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Egypt: I am happy where I am

Yes, we have a revolution on our hands. 

As I sit here and listen to Ayaman Mohyeldeen making me cry with pictures from Cairo, I wish vehemently that I had not partaken in what I like to call the Laughing Revolution in the form of Soap Opera. A big part of me wants to be on Tahreer, chanting with the masses and taking pictures of them as they wait for our non-president to come on air and announce… something.

This is a moment of terpidation, in which history is being, as we are constantly reminded, is going to happen in a big way. Bells and all. The masses have amassed en masse, for their is no other way to describe what I am seeing on a tiny screen, awaiting a presidential announcement. This is the moment which will decide wether this uprising, which has been the tenor of most conversations I have had in the last couple of weeks, has succeeded or must turn into something prolonged.

They are singing. Millions of people are singing a single song in a single voice. Will it be a song of relief or will it be a call for battle?

The speech is over now. Battle has been announced, and justly so. In one fell stroke the Egyptian government has fanned what was a peaceful uprising to the brink of a violent overthrow. 

The last pictures I see is that of an insulted and rightously outraged mob, no longer singing in anticipation. It has just recieved incontrovertible proof of the truth of its convictions. As have I. Somewhere, in the middle of what the world had hoped would be Mubaraks final speech as the president of Egypt, I started laughing. It takes a lot of guts to make such an absolute joke of yourself, not to mention a target. Fot a moment, I can't help but wonder if the blatant impunity the demands of the people are being treated with is te result of a safe sound stage somewhere in Hollywood from which these speeches must be held? Mubarak would not be the first dictator to use body doubles…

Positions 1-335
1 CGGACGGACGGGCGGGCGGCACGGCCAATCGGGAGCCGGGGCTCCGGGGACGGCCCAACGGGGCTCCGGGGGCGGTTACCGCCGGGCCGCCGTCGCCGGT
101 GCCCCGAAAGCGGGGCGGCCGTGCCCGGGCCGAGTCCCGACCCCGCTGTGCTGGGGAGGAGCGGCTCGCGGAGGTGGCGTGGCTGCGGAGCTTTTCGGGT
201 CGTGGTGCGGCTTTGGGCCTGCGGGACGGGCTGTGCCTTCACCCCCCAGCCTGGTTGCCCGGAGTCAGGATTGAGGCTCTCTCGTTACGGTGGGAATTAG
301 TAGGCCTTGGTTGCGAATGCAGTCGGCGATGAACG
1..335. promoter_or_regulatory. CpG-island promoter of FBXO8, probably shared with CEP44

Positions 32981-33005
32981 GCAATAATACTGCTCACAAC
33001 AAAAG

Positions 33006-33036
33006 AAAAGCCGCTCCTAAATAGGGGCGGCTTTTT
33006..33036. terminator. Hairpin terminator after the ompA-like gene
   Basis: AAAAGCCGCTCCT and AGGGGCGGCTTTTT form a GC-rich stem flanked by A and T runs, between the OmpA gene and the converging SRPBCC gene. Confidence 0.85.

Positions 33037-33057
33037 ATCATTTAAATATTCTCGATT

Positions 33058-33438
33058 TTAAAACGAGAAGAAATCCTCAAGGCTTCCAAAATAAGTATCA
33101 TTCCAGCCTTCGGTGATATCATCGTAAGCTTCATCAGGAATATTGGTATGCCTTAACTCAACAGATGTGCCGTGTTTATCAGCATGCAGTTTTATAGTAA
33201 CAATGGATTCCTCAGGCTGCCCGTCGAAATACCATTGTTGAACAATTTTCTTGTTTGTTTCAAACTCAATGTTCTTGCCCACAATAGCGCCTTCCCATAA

All I can hope for tonight is that Cairo Is still in one piece and that everyone has survived the night.

Whichever way this goes, Berlin is not a bad place to be while this entire revolution is happening back home. While Hosni made a point of reminding us during that pointless speech of his, he seems to have forgotten that we are living in a global village- with the difference that this global village is made up of many small communities from larger villages, which unite online to form a global community of exiles, travellers and nomads in constant contact. 

As such, the foreign forces acting with the people of Egypt are expatriates, exiles and naturalised students, who, even though they have long left their homeland, still feel a deep connection to the people at home. We live outside the Egyptian system, far from the influence of security services or propaganda. We have friends here. They are not afraid to speak their mind. They have an opinion. And you will hear it as well. 

Interestringly, the more foreign forces seem to be looking for ways to keep Hosni in power or give him a light slap on the wrist. He is certainly not bowing to that.  

Yes, we will miss that soap opera when it's over. Because this farce has to end at some point. 

I haven't actually said this yet, but after yesterdays speech, it is time to add my voice to the rest of Egyptian voices: أرحل! غور! أتلهى! روح إلعب بعيد!  


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